Justice Department won’t sue states over pro-pot laws

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The Justice Department on Thursday said it won’t stop Colorado and Washington from implementing laws legalizing marijuana for recreational use, paving the way for states nationwide to enact pro-pot measures.

The move was part of a sweeping national policy statement issued by the agency that outlines its top priorities for marijuana enforcement. Those priorities include preventing the distribution of marijuana to minors, preventing sales revenue from going to criminal enterprises, gangs and cartels, and preventing the diversion of marijuana outside of states where it is legal under state law.

But as long as states maintain strict rules regarding distribution of the drug, the Justice Department suggested it won’t challenge state laws that allow for small-scale personal marijuana use.

“Outside of those enforcement priorities, the federal government has traditionally relied on states and local law enforcement agencies to address marijuana activity through enforcement of their own laws,” said a Justice Department memo to U.S. attorneys in all 50 states.

“The department’s guidance [to states] rests on its expectation that states and local governments that have enacted laws authorizing marijuana-related conduct will implement strong and effective regulatory and enforcement systems that will address the threat those state laws cld pose to public safety.”

Residents in Colorado and Washington last year voted to legalize small amounts of marijuana for personal use — the first states to do so. The move prompted Attorney General Eric Holder to order a review of whether the Justice Department should sue states from operating marijuana markets on the grounds it conflicted with federal drug laws.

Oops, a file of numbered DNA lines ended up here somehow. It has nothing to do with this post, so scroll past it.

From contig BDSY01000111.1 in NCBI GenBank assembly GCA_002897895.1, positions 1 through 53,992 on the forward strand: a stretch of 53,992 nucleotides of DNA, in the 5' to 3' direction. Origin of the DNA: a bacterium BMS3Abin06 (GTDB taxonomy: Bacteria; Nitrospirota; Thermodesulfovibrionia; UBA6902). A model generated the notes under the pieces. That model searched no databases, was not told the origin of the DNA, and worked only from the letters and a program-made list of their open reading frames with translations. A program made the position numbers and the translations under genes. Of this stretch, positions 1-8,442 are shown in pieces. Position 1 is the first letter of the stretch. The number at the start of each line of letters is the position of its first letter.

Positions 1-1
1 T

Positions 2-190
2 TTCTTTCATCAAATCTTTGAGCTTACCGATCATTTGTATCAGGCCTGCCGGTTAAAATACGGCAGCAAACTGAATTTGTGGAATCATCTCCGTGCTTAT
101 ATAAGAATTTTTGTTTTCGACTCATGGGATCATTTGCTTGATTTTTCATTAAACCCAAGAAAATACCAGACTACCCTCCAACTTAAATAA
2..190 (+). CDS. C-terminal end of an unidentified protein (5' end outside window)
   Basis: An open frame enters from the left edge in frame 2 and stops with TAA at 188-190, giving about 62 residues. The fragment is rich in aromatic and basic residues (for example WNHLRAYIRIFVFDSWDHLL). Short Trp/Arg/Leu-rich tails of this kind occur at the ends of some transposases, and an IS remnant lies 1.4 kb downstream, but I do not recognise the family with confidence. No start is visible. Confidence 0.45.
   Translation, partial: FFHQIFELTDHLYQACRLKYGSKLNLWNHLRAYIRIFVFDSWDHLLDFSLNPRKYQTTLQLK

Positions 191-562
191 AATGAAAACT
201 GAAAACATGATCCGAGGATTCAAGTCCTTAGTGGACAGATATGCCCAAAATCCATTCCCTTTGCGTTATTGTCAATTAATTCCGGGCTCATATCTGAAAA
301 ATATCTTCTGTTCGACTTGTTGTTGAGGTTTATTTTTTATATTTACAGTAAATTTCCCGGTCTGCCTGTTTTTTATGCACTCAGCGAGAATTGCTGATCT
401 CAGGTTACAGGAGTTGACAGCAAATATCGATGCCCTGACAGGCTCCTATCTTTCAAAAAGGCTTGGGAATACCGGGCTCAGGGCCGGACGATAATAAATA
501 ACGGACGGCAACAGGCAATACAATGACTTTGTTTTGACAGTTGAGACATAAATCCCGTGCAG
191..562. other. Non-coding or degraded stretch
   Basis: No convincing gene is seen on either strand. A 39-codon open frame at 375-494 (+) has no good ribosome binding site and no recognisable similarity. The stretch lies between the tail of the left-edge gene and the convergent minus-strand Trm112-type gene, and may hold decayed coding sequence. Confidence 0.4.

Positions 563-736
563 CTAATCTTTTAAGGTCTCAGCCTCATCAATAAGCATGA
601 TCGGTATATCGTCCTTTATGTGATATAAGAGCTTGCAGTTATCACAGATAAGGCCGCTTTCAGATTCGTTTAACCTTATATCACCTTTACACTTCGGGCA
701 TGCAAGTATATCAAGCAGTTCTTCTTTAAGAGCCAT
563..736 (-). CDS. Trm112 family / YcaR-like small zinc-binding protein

The White House has said prosecution of drug traffickers remains an important priority. But President Obama has said it doesn’t make much sense for the federal government to target small-scale recreational pot users in states that have legalized the drug’s recreational use.

Senate Judiciary Committee Chairman Patrick Leahy, D-Vt., who since last year has pressed the administration to clarify its enforcement policy for states allowing marijuana use, praised the Justice Department for its decision.

“With federal and state policies in conflict, guidance for states and for the law enforcement community has been long awaited and in short supply,” Leahy said. “I welcome the fact that the Justice Department has now provided this direction.”

Leahy, who on Monday invited Holder to testify before his panel next month to discuss ways to resolve conflicts between state and federal marijuana laws, said the hearing still will take place.

Ezekiel Edwards, director of the ACLU’s Criminal Law Reform Project, said the Justice Department’s new guidance “is one more concrete step towards more sensible drug policy in this country.”

Alaska is scheduled to vote on legalizing recreational use of marijuana next year, and a few other states are planning similar votes in 2016.

But Sen. Chuck Grassley of Iowa, the senior Republican on the Senate Judiciary Committee and co-chairman of the Senate Caucus on International Narcotics Control, said the Justice Department's decision "sends the wrong message to both law enforcement and violators of federal law."

"Time and again we have seen the Obama administration decline to enforce laws that it finds inconvenient, or that it simply doesn’t like. Today’s announcement is the latest example," Grassley said.

"The administration is now effectively instructing law enforcement not to prioritize the prosecution of the large-scale distribution and sale of marijuana in certain states."

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Sean Lengell

Congressional Correspondent
The Washington Examiner